Passover is a holiday that tends to unite the Jewish people. It’s thought to be the most widely observed Jewish ritual around the world and it’s something that causes many Jews, who are otherwise relatively non-observant, to be in a similar boat as their more observant brethren. Each year, we prepare by reviewing menus and recipes. We locate our ritual objects and we clean our houses. This varies from family to family and community to community, but, for the most part, Jews will be united in some form of observance when it comes time for Passover. Throughout the Seder, we read time and again first-person plural language. The narrative is not about “you.” It’s not about “him/her.” It’s not about “them.” It’s all about us…we were slaves and we left Egypt as a people. This is not my story, it’s our story and it matters.
Jewish unity has always been a struggle because we seem very good at creating groups. There’s a joke about the Jewish man who was stranded on a deserted island. When he was rescued, he showed the many things he built to his rescuers. Amongst those items were two synagogues: one for him to pray in and one in which he would never set foot. While the joke is silly, it’s also way too real. We, as a people, have taken ourselves and divided into so many groups and subgroups that, at times, it’s impossible to see how each of us is a piece of the greater collective. The reality is many of us find comfort in our special subgroups of the Jewish community and also find ourselves in the greater collective, all at once. In this model, we have Venn diagrams, and that’s a super way to be a larger community. At times, however, we run the risk of creating non-overlapping communities that retreat into themselves and refuse to see they have a larger community to be a part of.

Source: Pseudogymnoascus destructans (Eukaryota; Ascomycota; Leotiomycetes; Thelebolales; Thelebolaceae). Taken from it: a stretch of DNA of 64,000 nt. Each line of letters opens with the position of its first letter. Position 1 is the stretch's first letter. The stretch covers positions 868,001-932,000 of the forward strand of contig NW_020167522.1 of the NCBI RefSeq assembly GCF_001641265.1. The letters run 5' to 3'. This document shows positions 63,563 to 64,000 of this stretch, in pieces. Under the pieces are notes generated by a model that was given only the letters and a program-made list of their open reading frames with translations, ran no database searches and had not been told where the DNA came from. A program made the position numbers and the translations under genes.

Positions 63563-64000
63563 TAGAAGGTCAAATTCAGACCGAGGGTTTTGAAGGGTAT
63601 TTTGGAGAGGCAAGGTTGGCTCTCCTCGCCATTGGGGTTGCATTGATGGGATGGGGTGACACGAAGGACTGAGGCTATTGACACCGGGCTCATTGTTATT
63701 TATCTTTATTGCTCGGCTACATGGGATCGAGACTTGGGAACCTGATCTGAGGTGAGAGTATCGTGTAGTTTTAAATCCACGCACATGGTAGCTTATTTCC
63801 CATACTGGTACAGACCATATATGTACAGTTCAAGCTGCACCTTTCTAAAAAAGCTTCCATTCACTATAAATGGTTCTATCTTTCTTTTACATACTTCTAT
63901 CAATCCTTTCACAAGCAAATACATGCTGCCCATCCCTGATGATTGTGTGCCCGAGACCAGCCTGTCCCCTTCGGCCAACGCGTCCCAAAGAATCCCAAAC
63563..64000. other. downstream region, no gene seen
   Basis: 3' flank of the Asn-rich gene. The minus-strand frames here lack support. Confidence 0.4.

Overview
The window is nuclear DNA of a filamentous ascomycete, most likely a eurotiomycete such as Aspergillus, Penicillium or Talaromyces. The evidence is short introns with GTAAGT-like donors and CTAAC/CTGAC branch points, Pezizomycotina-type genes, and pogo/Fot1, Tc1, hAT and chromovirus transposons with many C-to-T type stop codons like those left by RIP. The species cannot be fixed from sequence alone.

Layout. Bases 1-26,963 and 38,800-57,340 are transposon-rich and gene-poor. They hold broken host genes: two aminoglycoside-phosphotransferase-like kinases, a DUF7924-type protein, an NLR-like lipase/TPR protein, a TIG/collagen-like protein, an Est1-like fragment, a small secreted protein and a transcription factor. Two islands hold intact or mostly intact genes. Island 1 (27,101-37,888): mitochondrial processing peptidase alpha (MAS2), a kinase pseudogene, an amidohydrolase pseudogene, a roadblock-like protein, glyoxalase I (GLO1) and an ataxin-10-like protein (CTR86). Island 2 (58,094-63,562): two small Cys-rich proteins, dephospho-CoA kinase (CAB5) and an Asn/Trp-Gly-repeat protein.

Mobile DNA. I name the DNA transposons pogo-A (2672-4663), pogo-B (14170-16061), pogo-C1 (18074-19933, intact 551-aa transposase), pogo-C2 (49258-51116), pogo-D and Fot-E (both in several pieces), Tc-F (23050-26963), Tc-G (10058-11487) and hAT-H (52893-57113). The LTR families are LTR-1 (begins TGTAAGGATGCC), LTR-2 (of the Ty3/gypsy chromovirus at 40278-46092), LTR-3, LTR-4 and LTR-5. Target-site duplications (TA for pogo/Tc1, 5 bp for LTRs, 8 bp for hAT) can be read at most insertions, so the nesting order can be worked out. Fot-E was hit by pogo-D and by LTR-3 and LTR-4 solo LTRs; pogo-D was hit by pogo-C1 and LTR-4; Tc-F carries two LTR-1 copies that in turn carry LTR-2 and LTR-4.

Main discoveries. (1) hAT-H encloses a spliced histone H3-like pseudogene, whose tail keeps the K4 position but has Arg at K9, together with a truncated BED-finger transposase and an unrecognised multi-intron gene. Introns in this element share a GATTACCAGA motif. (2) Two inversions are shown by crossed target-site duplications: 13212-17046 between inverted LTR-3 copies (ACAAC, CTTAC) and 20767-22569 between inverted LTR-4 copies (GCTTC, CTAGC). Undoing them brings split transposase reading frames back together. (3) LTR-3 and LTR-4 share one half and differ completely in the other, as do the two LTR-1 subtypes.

These past months have been very taxing in the Jewish world. A large majority of Jews feel a deep connection to the state of Israel and we’ve been quite alarmed by all that’s been transpiring there. Our Israeli brothers and sisters are finding themselves more and more tribal and less and less united. They’re finding they’re being split apart and the danger that irreparable damage could be done in our homeland is real. As a warning to the Jewish world and the citizens of Israel, one need not look any further than 70 C.E. when we last lost our Jewish nation through an appalling lack of unity. So long as we continue to sow disharmony, that’s what we will reap.
It’s my prayer that we take the moments of Passover to see the large amount we share as one Jewish community made up of Jews of all shapes and sizes. It’s my prayer that we find the hunger for the unity that seems to be slipping from our grasp. It’s my prayer that Passover unify us in our mission of being in a communal relationship with G-d through Torah and that we, as a Jewish community, grow inward towards one another in the days, weeks and months ahead.
Rabbi Josh Hearshen is the rabbi at Congregation Or VeShalom.